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Parents are right to be angry about Drag Queen Story Hour

Why has a Munich library invited an act called ‘Eric Big Clit’ to read to four-year-olds?

Lauren Smith

Topics Identity Politics UK World

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Germany is being dragged kicking and screaming into the culture war. Over the past week, local politicians in Munich have been embroiled in an explosive row over a planned performance of Drag Queen Story Hour in a city library.

The Drag Queen Story Hour movement began in the US in 2015, but has since spread across the world. The Munich event, scheduled to take place next month, will include stories read aloud by a nonbinary ‘drag king’, with the charming name of Eric Big Clit, and a 13-year-old trans child, who has previously written a book about his ‘journey from boy to girl’. The event is aimed specifically at young children and is described as suitable for children as young as four.

Some politicians have, understandably, expressed concerns. The general-secretary of the centre-right Christian Social Union (CSU) – one half of Bavaria’s coalition government – is worried that toddlers are being ‘indoctrinated into… early sexualisation’. Hubert Aiwanger, leader of the conservative Free Voters (Bavaria’s other governing party), has described the event as a possible ‘danger to child welfare’. Meanwhile, Munich’s Social Democratic mayor, Dieter Reiter, has dismissed these complaints, branding them ‘excessive’.

The event’s organiser, a drag queen called Vicky Voyage, has also hit back at the criticism. Voyage claims that Drag Queen Story Hour is actually suitable for kids ‘from the age of zero’, and that the purpose of these shows is to encourage children to read and to present them with ‘different lifestyles and points of view’.

Quite why a scantily clad drag act with a sexually explicit name is needed to help children read is never spelled out. And while this talk of exploring ‘different lifestyles’ might sound innocent enough, the Drag Queen Story Hour movement explicitly promotes gender-identity ideology – including the belief that we can be born in the wrong body. Many parents are understandably wary of exposing their kids to this.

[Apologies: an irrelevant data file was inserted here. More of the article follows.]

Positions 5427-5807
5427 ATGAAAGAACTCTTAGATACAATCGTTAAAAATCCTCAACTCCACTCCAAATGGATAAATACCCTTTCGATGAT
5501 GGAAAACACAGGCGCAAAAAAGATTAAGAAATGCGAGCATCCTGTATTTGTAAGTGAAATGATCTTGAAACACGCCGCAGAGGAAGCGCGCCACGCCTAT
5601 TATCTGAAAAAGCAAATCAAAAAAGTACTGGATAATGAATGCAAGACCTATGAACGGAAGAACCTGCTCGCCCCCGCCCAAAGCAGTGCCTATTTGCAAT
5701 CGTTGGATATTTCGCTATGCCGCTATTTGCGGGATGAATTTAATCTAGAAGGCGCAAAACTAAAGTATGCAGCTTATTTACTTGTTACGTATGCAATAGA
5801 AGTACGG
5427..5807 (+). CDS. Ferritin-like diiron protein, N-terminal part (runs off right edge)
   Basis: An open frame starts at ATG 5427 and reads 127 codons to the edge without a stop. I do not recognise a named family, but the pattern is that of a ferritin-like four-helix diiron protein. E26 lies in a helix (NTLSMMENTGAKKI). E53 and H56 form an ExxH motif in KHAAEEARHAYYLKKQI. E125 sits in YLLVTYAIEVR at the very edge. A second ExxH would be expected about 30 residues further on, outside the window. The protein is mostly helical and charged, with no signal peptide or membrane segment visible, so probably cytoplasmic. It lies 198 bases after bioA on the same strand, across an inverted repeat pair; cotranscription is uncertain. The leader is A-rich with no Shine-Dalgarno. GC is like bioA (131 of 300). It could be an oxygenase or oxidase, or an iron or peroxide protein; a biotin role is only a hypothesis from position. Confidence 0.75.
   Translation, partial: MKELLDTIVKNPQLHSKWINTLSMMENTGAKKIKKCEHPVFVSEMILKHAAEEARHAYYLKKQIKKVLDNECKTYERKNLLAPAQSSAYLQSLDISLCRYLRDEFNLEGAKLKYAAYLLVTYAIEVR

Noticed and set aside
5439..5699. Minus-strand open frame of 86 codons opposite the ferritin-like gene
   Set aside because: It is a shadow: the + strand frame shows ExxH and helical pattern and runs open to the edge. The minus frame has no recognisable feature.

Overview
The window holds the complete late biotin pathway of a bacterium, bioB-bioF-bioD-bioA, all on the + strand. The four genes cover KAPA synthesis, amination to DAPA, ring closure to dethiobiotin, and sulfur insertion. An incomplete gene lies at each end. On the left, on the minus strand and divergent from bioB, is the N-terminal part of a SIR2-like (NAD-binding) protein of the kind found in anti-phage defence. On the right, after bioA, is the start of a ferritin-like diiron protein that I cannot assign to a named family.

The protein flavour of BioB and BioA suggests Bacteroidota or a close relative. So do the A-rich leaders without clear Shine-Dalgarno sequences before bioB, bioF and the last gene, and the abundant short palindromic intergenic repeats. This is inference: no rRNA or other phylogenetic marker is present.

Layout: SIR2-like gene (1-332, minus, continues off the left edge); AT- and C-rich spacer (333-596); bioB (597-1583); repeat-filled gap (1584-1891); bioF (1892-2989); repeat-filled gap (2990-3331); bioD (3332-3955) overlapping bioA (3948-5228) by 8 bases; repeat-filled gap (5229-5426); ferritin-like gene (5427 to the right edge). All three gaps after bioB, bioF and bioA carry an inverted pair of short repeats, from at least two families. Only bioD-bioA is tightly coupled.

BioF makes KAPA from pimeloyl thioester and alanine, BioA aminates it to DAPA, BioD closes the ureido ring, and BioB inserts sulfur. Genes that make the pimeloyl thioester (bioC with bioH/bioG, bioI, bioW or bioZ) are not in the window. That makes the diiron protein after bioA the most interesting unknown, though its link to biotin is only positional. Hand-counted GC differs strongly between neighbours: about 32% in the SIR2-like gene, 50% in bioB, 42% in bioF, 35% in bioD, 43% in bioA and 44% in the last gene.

While this is new territory for Germany, in Britain we have seen a proliferation of drag events aimed at children in recent years. Many of these acts, as well as promoting trans ideology, draw on explicitly sexual themes. Take, for instance, the infamous case of a drag queen called ‘Flowjob’, who visited a Scottish primary school in 2020. He then read to children aged between four and 11, much to the dismay of parents. Worse still, in 2021, a performer who was memorably dubbed the ‘rainbow dildo butt monkey’ appeared at a library in Redbridge for an LGBT arts initiative. This event was supposed to be aimed at children as young as four.

Perhaps most disturbing of all was the case of the ‘Caba Baba Rave’ in March this year. Drag queens in fetish get-up put on a burlesque show in London aimed at mothers and babies, aged between zero and two. Time and again, children have been exposed to what everyone can surely recognise are adult performances.

The sexual nature of these kinds of events is almost always obscured in their marketing. This allows organisers and their defenders to dismiss parents’ complaints as bigoted and ill-informed. The Munich story hour, for example, claims that it will teach children in attendance about ‘boys in dresses, princesses with free will, the colours blue and pink… and the discovery of their own freedom’. On the surface, this sounds relatively harmless. But given the past form of these events, will it really just teach kids about their freedom to dress as they please?

When libraries and schools invite adult performers with overtly sexual public personas to interact with children, parents have a right to demand answers. It should be common sense that no four-year-old needs a drag act to teach him how to read – least of all a drag act called ‘Eric Big Clit’.

Lauren Smith is an editorial assistant at spiked.

Picture by: Getty.

To enquire about republishing spiked’s content, a right to reply or to request a correction, please contact the managing editor, Viv Regan.

Topics Identity Politics UK World

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